I didn’t count how many socks we received. I can tell you people were very generous and also actually listened to the part about bringing white athletic socks. We didn’t get any other kind. I can tell you they filled half of one of those huge boxes the army blankets come in.

I can tell you so many people stopped by to ask about what was going on while I was setting up that I was half an hour late getting lunch going (even though I’d budgeted some time to talk to folks who came by while I was setting up).

While I was finishing the clean up another couple stopped by to have a look at the Farm and I gave them the balloons I was taking down off the gate to give to their son. Lyle had taken the other balloons already and they ended up going to the Friendship Banquet on Tuesday. (Dollar Tree is the place to go if you want helium balloons that will last a while.)

We had plenty of leftovers to feed the folks at Night Ministry's Tuesday night community gathering, too.

We publicized the Free Farm and SF CARE a bit. We gathered a lot of socks, and had balloons and food to share. We had a good time. One doesn’t need numbers to call that a success.

Thursday, August 11, 2011

Dispatch from Open Cathedral - Mission

Open Cathedral Mission re-launched this month after a brief hiatus. Here is deacon Vicki's account of the first Open Cathedral in the Mission last May.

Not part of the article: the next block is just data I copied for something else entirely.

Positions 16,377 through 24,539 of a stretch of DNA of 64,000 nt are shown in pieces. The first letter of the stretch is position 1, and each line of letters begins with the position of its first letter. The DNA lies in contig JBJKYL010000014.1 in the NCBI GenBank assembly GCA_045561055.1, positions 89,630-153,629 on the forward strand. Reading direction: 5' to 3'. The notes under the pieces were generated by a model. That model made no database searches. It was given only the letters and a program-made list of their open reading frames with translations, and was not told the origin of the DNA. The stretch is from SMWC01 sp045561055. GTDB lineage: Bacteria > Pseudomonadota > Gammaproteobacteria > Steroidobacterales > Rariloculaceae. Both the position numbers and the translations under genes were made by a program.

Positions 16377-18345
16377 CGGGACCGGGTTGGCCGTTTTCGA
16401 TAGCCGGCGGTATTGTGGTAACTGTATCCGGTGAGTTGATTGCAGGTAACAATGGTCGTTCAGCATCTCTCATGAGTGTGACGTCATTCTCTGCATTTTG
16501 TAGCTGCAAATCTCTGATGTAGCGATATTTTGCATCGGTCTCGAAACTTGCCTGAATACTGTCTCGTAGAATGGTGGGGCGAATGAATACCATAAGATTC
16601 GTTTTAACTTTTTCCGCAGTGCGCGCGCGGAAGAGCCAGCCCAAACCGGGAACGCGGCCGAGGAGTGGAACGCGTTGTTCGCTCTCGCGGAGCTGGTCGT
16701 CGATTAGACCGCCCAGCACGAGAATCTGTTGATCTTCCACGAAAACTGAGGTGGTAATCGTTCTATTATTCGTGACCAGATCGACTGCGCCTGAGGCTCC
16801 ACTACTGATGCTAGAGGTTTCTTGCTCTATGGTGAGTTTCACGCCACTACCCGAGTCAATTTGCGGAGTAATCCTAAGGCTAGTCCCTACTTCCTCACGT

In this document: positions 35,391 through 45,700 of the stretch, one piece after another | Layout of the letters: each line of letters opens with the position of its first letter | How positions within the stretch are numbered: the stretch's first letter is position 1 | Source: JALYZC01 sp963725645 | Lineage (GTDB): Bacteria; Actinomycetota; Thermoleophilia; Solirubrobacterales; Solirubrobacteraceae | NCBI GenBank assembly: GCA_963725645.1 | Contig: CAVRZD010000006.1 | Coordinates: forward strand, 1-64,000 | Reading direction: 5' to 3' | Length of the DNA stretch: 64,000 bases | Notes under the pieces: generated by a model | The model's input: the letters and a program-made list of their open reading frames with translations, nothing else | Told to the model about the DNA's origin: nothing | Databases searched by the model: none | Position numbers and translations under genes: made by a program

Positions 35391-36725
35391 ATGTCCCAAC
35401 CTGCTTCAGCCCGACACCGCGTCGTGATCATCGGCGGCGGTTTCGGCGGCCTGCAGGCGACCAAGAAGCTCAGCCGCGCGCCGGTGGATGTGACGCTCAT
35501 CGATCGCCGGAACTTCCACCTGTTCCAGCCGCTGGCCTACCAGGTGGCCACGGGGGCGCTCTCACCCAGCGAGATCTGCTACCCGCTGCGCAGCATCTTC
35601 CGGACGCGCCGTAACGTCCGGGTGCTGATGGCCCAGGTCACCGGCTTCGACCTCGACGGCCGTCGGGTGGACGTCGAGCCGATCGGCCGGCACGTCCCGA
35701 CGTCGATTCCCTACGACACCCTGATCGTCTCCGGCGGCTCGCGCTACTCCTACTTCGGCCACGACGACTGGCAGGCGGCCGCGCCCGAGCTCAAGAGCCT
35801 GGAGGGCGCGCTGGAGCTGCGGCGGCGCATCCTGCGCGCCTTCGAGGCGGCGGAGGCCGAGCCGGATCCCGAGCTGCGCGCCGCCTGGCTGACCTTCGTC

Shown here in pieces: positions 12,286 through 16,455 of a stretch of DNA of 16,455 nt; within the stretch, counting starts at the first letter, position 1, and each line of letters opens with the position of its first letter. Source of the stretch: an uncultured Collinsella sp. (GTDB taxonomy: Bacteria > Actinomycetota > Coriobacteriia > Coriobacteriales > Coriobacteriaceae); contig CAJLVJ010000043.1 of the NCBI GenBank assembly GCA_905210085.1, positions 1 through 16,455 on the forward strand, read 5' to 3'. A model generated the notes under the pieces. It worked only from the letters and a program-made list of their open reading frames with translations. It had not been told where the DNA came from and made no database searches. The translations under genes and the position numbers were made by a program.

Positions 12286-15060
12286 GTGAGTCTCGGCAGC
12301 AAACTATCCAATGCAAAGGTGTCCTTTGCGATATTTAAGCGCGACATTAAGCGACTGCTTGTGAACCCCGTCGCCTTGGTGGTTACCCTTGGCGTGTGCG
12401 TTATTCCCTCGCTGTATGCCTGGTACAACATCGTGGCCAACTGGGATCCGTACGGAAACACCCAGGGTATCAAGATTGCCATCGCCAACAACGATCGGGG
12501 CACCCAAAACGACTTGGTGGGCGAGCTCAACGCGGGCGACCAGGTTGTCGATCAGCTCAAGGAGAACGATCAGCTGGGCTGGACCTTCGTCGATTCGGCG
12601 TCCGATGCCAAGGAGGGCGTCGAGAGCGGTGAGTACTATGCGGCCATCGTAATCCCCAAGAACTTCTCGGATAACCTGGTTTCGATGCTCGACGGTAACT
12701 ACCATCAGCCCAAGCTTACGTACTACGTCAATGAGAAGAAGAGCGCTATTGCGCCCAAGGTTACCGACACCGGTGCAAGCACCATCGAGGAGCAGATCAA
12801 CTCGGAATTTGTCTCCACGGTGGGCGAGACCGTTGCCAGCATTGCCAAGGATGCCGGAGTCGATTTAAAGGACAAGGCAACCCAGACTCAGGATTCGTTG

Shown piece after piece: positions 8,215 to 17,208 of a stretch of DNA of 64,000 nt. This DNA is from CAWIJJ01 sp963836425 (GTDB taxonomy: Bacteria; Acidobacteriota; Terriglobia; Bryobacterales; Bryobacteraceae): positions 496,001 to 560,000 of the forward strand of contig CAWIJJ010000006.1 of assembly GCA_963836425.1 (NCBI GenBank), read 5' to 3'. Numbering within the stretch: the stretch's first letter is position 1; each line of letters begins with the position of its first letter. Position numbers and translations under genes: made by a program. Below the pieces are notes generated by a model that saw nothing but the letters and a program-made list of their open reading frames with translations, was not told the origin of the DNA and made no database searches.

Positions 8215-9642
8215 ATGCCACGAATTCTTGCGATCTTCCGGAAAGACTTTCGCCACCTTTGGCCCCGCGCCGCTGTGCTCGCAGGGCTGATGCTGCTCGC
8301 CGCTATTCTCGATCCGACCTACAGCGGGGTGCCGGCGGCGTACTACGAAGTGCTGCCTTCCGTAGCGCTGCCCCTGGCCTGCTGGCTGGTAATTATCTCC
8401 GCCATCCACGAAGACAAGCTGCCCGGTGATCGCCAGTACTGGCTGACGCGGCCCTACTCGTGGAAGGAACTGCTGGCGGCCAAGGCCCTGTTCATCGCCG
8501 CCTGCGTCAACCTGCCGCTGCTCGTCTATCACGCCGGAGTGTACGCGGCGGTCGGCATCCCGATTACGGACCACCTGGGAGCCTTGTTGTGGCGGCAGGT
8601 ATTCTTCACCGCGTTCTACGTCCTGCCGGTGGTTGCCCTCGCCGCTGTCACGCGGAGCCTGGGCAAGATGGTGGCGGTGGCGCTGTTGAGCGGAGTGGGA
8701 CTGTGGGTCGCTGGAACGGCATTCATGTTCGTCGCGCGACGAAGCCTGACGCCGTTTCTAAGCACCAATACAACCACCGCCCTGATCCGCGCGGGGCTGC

It was 5:30 Thursday, May 12… bright and sunny. Ron, our usher emeritus, was waiting as Monique and I arrived at the BART at 16th and Mission. So was an eclectic crowd – black, white, and brown; old and, mostly, young; speaking English and, mostly, Spanish; some busily hurrying on, some lolling about on the metal benches and circular stone stoop around the station entrance. We knew all would be well, for Moses was there to welcome us, too. After we told him what we were about, he promised to return and, indeed, dropped in – and, out – at various times during the service.

To be sure, most kept their distance, only a few, it seemed, listening at all…except, that is, for Mark, a young – and big – African American who listened intently and with growing curiosity, as I read the Psalm and, then, Gospel in my deep voice which startles some. As Monique began to preach – to no one, it seemed - he began to wave the service sheet and shout about sin and hell. I went to quiet him down and received instead a sermon about Leviticus…about how I “should not lie down with other men,” about how “you know what you are” and, “if you don’t change, you’ll burn in hell.”